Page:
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Finding Personal Purpose at Work

Discovering meaning is the business of spirituality, and business needs spirituality more than ever today.

Discovering meaning is the business of spirituality, and business needs spirituality more than ever today. Business consultants, gurus and authors abound with theories on how to motivate employees, but few seem to understand what people really want. Above all, people want a sense of personal purpose; they crave "calling" as well as careers. The short-term bottom line has zapped most meaning out of business. More than half of us would change jobs if given a chance. Looking for purpose, businesspeople today are disillusioned, discouraged and unmotivated, and many don't know where to turn. Our hard-earned careers, sometimes our whole lives, seem meaningless. In desperation, we cry out, "Show me your plan!" unaware that the plan is within us, a seed planted at our birth. Swiss psychiatrist Carl Jung believed our primary task in life was to become the person we were born to be. By reclaiming authentic self we find real meaning in our work and our lives. But the search for authentic self is only one step toward discovering our purpose. Self must then be put to service for others. "...we begin and end in authenticity, and in between, our task is to find ways to make that authenticity relevant to the world," writes Parker J. Palmer in Let Your Life Speak: Listening for the Voice of Vocation. Our purpose does not necessarily have to be grand. "In this life we cannot do great things. We can only do small things with great love," says Mother Teresa. Some say there is no such thing as finding purpose; our purpose will find us. But I feel we can't absolve all responsibility. Discovering our mission may require some detective work. In my work with clients searching for a sense of meaning, I have identified four areas to explore: One: Look at your life. Life is constantly reflecting back at us who we are but are we paying attention? Paying attention to our nighttime and daytime dreams, synchronicities, natural inclinations, continual intuitions and even physical symptoms often can show us the way. Dawna Markova in her book I Will Not Live an Unlived Life: Reclaiming Purpose and Passion suggests asking four questions that spell out the word "live:" L: What do I love? I: What are my inner gifts and talents? V: What do I value? E: What are the environments that bring out the best in me? In addition to Markova's four questions, we may want to ask ourselves: What would I do if I knew I couldn't fail? If I suddenly won a million dollars, would I still be doing the work I am doing and if not what would I do? Finally, why am I not doing it now? If I knew I was going to die in a year, how would I spend the next 365 days? Of the wide range of assessment tools available to help identify style and interests, my favorite is the Birkman Method. Birkman provides a graphic four-dimensional portrait of interests and goals, usual style, underlying needs and behavior under stress. Two: Inventory your skills. Aristotle said finding one's purpose is merely a matter of knowing where one's talents and the needs of the world intersect. Ask yourself: What activities feel effortless? When do I really shine? What environment brings out the best in me? What would I like to leave behind as my legacy? Business coach and author Laura Berman Forgang challenges us not to look so much at what we have done as what we have been. She suggests asking: What have employees and coworkers come to rely on me for? How have people used me? Who have I been for them (for example, truth teller, catalyst, creative or advisor)? What roles do I play most often (teacher, sage, rebel, healer, nurturer, voice of reason)? Finally she recommends asking five people (professionally/personally) who they see us being to others and how they see us making a difference. Three: Monitor your energy. Everything we do either gives us energy or robs us of it. Fulfilling our purpose should be energizing not draining. And it should make us happy. Vocation should be "the place where your deep gladness meets the world's deep need," according to popular spiritual writer and novelist Frederick Buechner. Ask yourself: What activities do you love to do? When do you find yourself losing track of time? To what and to whom do you find yourself being drawn? What qualities would you like to develop, possess and express? Four: Examine your childhood. Poet and writer David Whyte says that somewhere in the biography of our childhood is a moment where we felt the world calling and beckoning to us. In examining your childhood you might ask: What were your favorite stories or fairy tales? What were some of your favorite fantasies? What did you want to be when you grew up? What did you love to do? If after studying your life, skills, energy and childhood, you are still unsure of your purpose, be patient. Most callings are revealed gradually and only when we are ready to receive them. Even so, we get a little closer to discovering our mission each time we make a choice to be authentic.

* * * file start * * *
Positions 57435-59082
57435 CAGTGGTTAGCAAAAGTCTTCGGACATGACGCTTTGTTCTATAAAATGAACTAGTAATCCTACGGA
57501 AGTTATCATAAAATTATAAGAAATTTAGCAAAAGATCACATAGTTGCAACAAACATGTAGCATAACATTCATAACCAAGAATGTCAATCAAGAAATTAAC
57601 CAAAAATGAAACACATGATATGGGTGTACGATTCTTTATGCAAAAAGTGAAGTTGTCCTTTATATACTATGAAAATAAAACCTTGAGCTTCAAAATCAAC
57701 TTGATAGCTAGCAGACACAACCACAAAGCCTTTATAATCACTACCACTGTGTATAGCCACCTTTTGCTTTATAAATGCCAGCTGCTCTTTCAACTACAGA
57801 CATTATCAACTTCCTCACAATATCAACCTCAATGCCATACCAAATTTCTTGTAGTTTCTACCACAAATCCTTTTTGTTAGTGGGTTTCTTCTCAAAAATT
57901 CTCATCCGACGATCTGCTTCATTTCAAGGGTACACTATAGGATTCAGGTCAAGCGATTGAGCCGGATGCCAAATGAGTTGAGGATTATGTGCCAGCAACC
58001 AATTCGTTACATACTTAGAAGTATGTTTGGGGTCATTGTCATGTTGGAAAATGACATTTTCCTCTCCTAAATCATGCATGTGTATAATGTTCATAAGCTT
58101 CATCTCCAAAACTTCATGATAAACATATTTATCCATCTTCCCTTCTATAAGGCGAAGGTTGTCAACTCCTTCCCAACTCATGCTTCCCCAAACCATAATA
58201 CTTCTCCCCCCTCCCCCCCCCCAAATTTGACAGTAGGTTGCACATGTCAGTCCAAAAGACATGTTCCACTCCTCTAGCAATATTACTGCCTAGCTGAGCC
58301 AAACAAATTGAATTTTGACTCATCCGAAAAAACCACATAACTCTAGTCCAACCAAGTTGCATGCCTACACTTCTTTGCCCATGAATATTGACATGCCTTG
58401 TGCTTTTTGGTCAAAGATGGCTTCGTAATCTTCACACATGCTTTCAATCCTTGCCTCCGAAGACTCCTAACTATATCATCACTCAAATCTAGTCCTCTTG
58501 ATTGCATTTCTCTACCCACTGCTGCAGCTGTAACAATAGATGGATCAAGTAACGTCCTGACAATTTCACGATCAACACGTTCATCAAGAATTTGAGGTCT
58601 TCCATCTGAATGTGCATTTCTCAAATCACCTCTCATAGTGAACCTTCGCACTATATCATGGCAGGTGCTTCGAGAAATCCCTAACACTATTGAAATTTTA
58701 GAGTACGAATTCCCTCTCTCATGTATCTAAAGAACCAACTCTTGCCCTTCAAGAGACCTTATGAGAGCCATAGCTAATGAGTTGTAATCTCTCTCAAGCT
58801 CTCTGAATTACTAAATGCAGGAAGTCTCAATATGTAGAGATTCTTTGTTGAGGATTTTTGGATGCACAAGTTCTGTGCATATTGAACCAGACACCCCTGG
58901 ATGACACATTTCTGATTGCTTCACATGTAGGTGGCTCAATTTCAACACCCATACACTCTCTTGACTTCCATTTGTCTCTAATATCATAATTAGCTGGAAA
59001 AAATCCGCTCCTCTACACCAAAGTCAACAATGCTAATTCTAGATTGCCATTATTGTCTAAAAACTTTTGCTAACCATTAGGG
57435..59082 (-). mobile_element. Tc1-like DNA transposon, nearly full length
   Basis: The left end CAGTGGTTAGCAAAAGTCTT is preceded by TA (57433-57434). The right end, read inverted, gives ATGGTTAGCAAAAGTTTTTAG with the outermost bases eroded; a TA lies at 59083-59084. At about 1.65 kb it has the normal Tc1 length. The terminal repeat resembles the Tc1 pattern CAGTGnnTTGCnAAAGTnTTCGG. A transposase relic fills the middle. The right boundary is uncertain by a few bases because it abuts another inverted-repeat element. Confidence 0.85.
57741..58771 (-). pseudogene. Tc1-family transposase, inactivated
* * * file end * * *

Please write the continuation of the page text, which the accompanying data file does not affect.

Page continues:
Author:Randy Siegel Category:Corporate Published:19-Oct-2005 Tags: Randy Siegel, Business, Spirituality